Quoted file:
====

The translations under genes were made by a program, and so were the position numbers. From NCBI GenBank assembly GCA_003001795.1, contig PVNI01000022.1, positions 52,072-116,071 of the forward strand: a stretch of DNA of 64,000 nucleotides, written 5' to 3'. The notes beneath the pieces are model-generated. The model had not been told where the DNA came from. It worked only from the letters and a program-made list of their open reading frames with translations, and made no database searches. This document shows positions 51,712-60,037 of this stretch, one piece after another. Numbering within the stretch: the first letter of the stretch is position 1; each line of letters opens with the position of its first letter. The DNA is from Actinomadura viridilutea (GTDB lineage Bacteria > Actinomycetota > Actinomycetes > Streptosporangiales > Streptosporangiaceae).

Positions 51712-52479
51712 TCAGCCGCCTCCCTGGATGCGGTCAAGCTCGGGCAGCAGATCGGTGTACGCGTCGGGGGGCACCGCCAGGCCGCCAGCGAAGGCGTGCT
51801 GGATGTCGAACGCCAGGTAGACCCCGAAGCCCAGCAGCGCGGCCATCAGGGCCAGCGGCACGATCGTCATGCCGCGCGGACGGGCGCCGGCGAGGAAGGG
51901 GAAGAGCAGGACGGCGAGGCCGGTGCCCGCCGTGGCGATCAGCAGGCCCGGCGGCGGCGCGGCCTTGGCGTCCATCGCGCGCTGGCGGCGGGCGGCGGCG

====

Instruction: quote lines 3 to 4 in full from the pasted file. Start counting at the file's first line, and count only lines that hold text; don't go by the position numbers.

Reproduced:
51712 TCAGCCGCCTCCCTGGATGCGGTCAAGCTCGGGCAGCAGATCGGTGTACGCGTCGGGGGGCACCGCCAGGCCGCCAGCGAAGGCGTGCT
51801 GGATGTCGAACGCCAGGTAGACCCCGAAGCCCAGCAGCGCGGCCATCAGGGCCAGCGGCACGATCGTCATGCCGCGCGGACGGGCGCCGGCGAGGAAGGG